Foreign Currency Borrowing by Small Firms

82 Pages Posted: 17 Nov 2009

See all articles by Martin Brown

Martin Brown

University of St. Gallen

Steven Ongena

University of Zurich - Department of Banking and Finance; Swiss Finance Institute; KU Leuven; Centre for Economic Policy Research (CEPR)

Pinar Yesin

Swiss National Bank

Multiple version iconThere are 4 versions of this paper

Date Written: November 2009

Abstract

We examine the firm- and country-level determinants of the currency denomination of small business loans. We first model the choice of loan currency in a framework which features a trade-off between lower cost of debt and the risk of firm-level distress costs, and also incorporates the impact of information asymmetry between banks and firms. When foreign currency funds come at a lower interest rate, all foreign currency earners as well as those local currency earners with high revenues and low distress costs choose foreign currency loans. When the banks have imperfect information on the currency and level of firm revenues, even more local earners switch to foreign currency loans, as they do not bear the full cost of the corresponding credit risk.

We then test the implications of our model by using a 2005 survey with responses from 9,098 firms in 26 transition countries. The survey contains details on 3,105 recent bank loans. At the firm level, our findings suggest that firms with foreign currency income and assets are more likely to borrow in a foreign currency. In contrast, firm-level distress costs and financial transparency affect the currency denomination only weakly. At the country level, the interest rate advantages of foreign currency funds and the exchange rate volatility do not explain the foreign currency borrowing in our sample. However, foreign bank presence, weak corporate governance and the absence of capital controls encourage foreign currency borrowing. All in all, we cannot confirm that "carry-trade behavior" is the key driver of foreign currency borrowing by small firms in transition economies. Our results do, however, support the conjecture that banking-sector structures and institutions that aggravate information asymmetries may facilitate foreign currency borrowing.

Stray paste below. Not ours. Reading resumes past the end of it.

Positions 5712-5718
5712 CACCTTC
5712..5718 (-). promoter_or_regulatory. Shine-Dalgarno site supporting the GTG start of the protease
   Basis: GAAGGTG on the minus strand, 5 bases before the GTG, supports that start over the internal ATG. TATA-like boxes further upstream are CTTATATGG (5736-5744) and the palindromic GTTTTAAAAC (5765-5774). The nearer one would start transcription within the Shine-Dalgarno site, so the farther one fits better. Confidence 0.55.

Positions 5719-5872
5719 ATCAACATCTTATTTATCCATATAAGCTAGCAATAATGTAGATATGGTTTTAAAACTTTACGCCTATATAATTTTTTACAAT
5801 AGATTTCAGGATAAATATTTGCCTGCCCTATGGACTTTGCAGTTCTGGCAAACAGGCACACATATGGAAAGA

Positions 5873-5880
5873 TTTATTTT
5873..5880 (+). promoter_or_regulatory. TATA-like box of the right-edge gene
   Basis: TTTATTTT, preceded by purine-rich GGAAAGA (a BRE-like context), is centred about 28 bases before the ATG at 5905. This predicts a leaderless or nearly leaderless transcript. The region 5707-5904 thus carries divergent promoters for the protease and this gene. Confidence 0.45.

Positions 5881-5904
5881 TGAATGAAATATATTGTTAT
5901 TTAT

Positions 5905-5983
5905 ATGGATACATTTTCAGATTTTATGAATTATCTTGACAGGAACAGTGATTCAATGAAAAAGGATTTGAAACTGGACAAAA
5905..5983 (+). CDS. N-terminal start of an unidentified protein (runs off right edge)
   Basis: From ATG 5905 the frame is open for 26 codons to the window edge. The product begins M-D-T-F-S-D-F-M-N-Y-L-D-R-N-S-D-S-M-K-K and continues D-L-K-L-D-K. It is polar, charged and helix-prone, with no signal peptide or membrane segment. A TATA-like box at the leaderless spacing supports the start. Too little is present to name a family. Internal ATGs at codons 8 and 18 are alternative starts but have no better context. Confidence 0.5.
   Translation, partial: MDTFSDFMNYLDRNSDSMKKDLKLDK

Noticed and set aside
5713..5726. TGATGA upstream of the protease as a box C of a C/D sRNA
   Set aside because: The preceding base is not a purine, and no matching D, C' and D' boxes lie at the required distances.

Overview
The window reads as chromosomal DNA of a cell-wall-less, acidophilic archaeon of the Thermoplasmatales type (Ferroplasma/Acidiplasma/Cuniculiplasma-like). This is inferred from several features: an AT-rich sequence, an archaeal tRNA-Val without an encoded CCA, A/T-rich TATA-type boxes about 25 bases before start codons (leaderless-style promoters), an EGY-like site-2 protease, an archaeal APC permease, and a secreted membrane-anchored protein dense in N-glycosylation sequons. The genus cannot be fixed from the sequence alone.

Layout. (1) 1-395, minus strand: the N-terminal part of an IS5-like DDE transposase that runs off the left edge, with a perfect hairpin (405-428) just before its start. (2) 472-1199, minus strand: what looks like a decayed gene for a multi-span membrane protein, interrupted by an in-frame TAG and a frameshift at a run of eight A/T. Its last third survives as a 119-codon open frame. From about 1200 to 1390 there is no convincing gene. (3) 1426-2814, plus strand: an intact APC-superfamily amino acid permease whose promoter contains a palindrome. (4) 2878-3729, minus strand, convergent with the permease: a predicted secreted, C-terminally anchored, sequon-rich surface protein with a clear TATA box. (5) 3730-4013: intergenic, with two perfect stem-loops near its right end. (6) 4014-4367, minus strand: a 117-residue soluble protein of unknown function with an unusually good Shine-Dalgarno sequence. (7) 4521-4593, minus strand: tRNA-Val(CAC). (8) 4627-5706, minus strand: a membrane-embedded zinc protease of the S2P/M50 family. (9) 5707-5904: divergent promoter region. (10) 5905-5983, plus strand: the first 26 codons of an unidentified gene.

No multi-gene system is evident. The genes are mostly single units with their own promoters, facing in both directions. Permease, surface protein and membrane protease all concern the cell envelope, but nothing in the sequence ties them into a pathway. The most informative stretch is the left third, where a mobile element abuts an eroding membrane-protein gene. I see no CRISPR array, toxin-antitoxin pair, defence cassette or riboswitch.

Keywords: banking structure, competition, foreign currency borrowing, market structure

JEL Classification: F34, F37, G21, G30

Suggested Citation

Brown, Martin and Ongena, Steven R. G. and Yeşin, Pınar, Foreign Currency Borrowing by Small Firms (November 2009). CEPR Discussion Paper No. DP7540. Available at SSRN: https://ssrn.com/abstract=1507536

Martin Brown (Contact Author)

University of St. Gallen ( email )

Unterer Graben 21
St. Gallen, CH-9000
Switzerland

Steven R. G. Ongena

University of Zurich - Department of Banking and Finance ( email )

Schönberggasse 1
Zürich, 8001
Switzerland

Swiss Finance Institute

c/o University of Geneva
40, Bd du Pont-d'Arve
CH-1211 Geneva 4
Switzerland

KU Leuven ( email )

Oude Markt 13
Leuven, Vlaams-Brabant 3000
Belgium

Centre for Economic Policy Research (CEPR)

London
United Kingdom

Pınar Yeşin

Swiss National Bank ( email )

Boersenstrasse 15, P.O.Box
Zuerich, CH-8022
Switzerland
41-58-631-3969 (Phone)

HOME PAGE: http://www.pinaryesin.com

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